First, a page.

I hope you know I am truly happy with the way my life has unfolded. A lot of my success and life choices are because of you! Thank you for giving me the room to grow and glow in my dreams.

​From: Dominique Webb

Courtesy of Dominique Webb

To: My Granny, Doris Webb

Sometimes I think I can still smell you. I can smell the rubbing alcohol you used to douse your knees with, and the sweet peppermints you'd pop into your mouth right before telling me to hand you the remote. I miss those subtle moments. Where we just sat together while you rambled on about the neighbors, or whatever mundane thing you wanted to fuss about that day.

I miss you complaining about how my nails were too long or my hair was too long. I miss your teachings. You taught me not only how to be a woman but how to be a strong woman. You taught me the power of being a praying woman.

You taught me the power of being a praying Black woman. You taught me my magic. You taught me how to use my powers for good.

You taught me how to act with poise, speak with grace, but to speak even if my voice shakes. I can never repay you for the things you've taught me. But as you always used to say, "You do good and you pass it on." Thank you for teaching me to do good and pass it on. Thank you for teaching me how to be a strong Black woman.

What a blessing it is to have known you in this lifetime.

I miss you and I love you Granny. Always.

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Featured image courtesy of Dominique Webb

ACLU By ACLUSponsored

Over the past four years, we grew accustomed to a regular barrage of blatant, segregationist-style racism from the White House. Donald Trump tweeted that “the Squad," four Democratic Congresswomen who are Black, Latinx, and South Asian, should “go back" to the “corrupt" countries they came from; that same year, he called Elizabeth Warren “Pocahontas," mocking her belief that she might be descended from Native American ancestors.

But as outrageous as the racist comments Trump regularly spewed were, the racially unjust governmental actions his administration took and, in the case of COVID-19, didn't take, impacted millions more — especially Black and Brown people.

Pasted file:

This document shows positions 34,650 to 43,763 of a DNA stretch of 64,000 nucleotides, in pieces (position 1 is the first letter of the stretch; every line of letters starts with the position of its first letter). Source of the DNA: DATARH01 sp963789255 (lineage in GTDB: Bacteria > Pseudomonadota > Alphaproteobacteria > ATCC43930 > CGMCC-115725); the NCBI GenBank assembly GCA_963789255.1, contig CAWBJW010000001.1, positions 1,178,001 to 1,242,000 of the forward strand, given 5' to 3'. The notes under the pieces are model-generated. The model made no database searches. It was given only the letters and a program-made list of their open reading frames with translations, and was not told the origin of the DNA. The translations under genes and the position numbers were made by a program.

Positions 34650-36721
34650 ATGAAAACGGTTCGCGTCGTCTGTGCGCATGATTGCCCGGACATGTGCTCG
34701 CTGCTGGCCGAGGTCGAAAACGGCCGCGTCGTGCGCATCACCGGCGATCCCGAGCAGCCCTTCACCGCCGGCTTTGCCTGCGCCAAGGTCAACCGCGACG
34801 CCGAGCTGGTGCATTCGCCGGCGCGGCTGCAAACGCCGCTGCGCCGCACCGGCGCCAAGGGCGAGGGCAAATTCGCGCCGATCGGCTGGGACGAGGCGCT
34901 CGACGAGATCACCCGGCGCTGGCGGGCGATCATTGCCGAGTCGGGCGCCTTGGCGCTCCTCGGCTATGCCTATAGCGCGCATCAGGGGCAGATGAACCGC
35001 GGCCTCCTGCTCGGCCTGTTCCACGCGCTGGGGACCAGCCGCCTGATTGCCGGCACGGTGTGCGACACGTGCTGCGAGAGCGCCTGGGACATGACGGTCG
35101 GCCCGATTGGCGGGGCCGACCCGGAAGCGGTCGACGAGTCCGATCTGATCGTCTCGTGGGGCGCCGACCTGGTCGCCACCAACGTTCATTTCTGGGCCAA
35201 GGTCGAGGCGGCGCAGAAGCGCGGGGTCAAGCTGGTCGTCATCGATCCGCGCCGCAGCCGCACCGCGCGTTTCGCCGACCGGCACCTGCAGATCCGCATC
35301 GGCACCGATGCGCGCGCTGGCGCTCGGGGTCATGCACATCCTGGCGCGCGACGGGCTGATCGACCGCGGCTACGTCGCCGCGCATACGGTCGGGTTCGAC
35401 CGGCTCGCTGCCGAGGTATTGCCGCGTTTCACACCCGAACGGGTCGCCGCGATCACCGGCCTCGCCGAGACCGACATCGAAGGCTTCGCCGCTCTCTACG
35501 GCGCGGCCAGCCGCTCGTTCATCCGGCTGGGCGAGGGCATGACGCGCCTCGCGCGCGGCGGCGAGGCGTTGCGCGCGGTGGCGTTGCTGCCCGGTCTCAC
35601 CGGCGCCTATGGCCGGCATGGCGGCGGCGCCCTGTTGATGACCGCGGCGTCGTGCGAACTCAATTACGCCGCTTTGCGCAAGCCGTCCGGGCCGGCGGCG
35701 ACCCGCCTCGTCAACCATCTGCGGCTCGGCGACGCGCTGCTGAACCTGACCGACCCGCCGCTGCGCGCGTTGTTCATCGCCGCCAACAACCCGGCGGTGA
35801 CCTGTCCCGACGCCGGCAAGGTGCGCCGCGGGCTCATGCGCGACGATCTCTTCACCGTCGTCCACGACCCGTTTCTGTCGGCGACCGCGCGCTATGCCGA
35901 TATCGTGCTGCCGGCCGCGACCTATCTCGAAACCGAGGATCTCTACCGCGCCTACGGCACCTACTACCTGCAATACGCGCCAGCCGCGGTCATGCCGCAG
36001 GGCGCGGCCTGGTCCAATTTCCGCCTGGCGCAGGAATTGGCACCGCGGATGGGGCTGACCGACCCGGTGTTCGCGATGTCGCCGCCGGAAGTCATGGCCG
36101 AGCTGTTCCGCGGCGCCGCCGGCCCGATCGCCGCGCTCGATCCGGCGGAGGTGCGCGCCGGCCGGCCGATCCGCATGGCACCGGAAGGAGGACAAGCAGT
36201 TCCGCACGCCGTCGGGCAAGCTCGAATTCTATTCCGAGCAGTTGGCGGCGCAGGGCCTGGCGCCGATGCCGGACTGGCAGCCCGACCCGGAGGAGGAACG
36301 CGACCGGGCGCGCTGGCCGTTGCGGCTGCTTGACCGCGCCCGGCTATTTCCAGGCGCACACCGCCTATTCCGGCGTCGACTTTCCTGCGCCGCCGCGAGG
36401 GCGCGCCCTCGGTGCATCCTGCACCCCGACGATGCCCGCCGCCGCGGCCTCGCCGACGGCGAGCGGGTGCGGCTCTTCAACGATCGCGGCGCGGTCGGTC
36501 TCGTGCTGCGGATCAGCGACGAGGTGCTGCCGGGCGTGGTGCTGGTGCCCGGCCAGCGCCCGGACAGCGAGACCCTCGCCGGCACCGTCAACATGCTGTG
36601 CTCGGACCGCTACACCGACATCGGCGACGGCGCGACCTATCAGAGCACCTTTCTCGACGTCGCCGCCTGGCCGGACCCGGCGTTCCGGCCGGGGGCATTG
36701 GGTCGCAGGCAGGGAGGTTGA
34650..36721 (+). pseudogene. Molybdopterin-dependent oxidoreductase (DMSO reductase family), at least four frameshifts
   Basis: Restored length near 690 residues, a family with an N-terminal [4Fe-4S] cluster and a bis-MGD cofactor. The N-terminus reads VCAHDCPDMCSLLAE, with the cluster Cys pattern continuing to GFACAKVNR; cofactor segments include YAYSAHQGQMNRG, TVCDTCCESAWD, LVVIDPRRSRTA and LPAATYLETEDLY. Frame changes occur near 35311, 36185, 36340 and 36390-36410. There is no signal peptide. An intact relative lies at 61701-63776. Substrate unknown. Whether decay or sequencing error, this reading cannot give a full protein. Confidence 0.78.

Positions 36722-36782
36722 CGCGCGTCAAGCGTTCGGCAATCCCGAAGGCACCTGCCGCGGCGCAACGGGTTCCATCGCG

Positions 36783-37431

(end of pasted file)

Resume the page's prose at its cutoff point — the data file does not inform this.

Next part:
To begin to heal and move toward real racial justice, we must address not only the harms of the past four years, but also the harms tracing back to this country's origins. Racism has played an active role in the creation of our systems of education, health care, ownership, and employment, and virtually every other facet of life since this nation's founding.

Our history has shown us that it's not enough to take racist policies off the books if we are going to achieve true justice. Those past policies have structured our society and created deeply-rooted patterns and practices that can only be disrupted and reformed with new policies of similar strength and efficacy. In short, a systemic problem requires a systemic solution. To combat systemic racism, we must pursue systemic equality.

What is Systemic Racism?

A system is a collection of elements that are organized for a common purpose. Racism in America is a system that combines economic, political, and social components. That system specifically disempowers and disenfranchises Black people, while maintaining and expanding implicit and explicit advantages for white people, leading to better opportunities in jobs, education, and housing, and discrimination in the criminal legal system. For example, the country's voting systems empower white voters at the expense of voters of color, resulting in an unequal system of governance in which those communities have little voice and representation, even in policies that directly impact them.

Systemic Equality is a Systemic Solution